On Monday night, Nas celebrated the release of his 10th album Life is Good, with an intimate dinner in New York. It was a celebratory evening, and the magnitude of the moment wasn’t lost on the Queensbridge rapper.
“I came from saying, ‘Life’s a bitch and then you die’ to Life Is Good, so it’s a whole journey that you go through to understand why I’m feeling this way,” God’s Son explained to MTV News while he walked the carpet before enjoying a dinner with some of his closest friends and industry comrades like Jay-Z, Swizz Beatz, producer No I.D., Hot 97 radio veteran Angie Martinez and Q-Tip, who DJ’d a portion of the evening.
On Nas’ 1994 debut album, Illmatic, his outlook on the future was pretty dark, as he pointed out, referencing the lyric “Life’s a bitch.” These days, even with his tax troubles, parenting woes and divorce from R&B singer Kelis, Nas is much more upbeat and positive. “Nas always takes the time to reinvent himself,” said Hot 97 personality and news blogger Miss Info. “And I think that this time, he’s really opening his personal life in a way we haven’t seen before.”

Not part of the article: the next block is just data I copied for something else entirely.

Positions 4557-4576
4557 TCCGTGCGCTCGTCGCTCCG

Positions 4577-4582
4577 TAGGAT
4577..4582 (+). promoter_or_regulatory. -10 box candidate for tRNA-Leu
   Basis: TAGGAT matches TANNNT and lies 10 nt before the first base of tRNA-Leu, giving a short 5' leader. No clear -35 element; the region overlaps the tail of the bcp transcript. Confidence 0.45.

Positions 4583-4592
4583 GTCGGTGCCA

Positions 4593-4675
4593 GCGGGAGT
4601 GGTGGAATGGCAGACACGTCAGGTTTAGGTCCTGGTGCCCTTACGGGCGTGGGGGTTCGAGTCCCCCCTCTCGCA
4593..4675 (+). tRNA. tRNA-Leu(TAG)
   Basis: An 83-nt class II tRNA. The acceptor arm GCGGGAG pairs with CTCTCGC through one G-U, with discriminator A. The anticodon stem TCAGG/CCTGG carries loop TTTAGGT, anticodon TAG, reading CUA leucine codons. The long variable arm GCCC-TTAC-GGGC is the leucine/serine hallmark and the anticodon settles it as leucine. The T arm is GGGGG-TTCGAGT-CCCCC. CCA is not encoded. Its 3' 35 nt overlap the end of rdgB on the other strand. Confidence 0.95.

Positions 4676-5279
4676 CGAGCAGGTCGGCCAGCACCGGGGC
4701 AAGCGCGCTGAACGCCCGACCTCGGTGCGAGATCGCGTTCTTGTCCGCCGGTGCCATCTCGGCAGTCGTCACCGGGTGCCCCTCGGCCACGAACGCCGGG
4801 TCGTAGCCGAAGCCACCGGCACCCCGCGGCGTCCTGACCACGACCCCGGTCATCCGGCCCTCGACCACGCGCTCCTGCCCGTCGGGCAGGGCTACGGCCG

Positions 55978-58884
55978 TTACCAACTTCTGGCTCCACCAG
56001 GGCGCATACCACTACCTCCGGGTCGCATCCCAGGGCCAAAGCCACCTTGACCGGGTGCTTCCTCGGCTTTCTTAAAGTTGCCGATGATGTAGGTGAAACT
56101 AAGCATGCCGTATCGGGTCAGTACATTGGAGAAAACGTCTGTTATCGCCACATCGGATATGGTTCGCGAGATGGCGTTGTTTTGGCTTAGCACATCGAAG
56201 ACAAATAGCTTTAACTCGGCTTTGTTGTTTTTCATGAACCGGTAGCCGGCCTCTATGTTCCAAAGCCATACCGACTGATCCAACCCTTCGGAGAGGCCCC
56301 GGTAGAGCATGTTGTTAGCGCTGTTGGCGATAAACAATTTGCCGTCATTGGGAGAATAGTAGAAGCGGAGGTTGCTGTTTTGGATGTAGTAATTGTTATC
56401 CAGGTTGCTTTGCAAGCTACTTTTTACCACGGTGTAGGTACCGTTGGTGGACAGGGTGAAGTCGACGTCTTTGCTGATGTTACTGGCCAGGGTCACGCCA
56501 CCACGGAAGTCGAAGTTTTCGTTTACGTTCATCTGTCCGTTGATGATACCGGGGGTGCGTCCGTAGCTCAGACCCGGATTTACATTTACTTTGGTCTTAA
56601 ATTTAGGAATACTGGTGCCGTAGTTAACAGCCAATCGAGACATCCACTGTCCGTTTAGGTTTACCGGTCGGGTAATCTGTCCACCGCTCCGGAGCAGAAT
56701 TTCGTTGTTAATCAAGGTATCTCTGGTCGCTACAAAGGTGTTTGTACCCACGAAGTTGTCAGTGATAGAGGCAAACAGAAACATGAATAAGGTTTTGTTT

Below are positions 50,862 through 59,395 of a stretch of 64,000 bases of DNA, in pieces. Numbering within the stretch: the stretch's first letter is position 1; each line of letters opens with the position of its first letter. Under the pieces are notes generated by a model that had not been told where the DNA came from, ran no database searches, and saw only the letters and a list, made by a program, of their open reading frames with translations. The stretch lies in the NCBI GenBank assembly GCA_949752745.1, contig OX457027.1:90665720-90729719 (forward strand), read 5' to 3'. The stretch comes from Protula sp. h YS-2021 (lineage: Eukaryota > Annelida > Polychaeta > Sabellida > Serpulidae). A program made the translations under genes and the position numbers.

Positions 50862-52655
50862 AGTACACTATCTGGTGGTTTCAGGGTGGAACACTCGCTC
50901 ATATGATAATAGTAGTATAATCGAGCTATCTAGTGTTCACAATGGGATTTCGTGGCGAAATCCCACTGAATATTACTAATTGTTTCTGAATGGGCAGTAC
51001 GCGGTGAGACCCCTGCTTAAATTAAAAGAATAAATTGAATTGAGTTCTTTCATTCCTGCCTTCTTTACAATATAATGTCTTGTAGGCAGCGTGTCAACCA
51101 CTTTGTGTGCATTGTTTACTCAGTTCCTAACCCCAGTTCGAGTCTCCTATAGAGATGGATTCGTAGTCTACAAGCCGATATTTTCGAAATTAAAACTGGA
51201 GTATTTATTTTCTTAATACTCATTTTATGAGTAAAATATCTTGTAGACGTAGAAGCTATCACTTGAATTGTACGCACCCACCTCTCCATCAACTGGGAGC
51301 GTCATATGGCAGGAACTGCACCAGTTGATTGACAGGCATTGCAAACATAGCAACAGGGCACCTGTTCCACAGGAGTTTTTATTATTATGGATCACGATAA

Throughout his career, Esco has been notoriously private, but with Life Is Good, he opens up like never before, and with all its boom-bap-inspired production, the music is pretty damn good as well. On the No I.D.-produced “Daughters,” Nas grapples with the difficulties of raising a teenage girl and even criticizes himself for, at times, not being the greatest role model. Still, the LP’s most gut-wrenching moment comes on “Bye Baby,” on which he directly addresses Kelis over a sampling of Guy’s 1988 R&B breakup track “Goodbye Love.”
“The record is dedicated to Kelis, my ex-wife; it’s also dedicated to my daughter Destiny,” Nas said. “It’s also dedicated to all the people that like the ’90s sound or really love hip-hop. So this one is from the heart.”
“A lot of people probably want him to do his first album a hundred times over and over, but in order to take things to the next level, you gotta accept growth, you gotta accept experience, and I think he accepted all those different things,” Swizz Beatz said. “Especially dealing with a lot of trials and tribulations around the making of this album and his personal life. For him to embrace that and embrace who he is as a person is amazing.”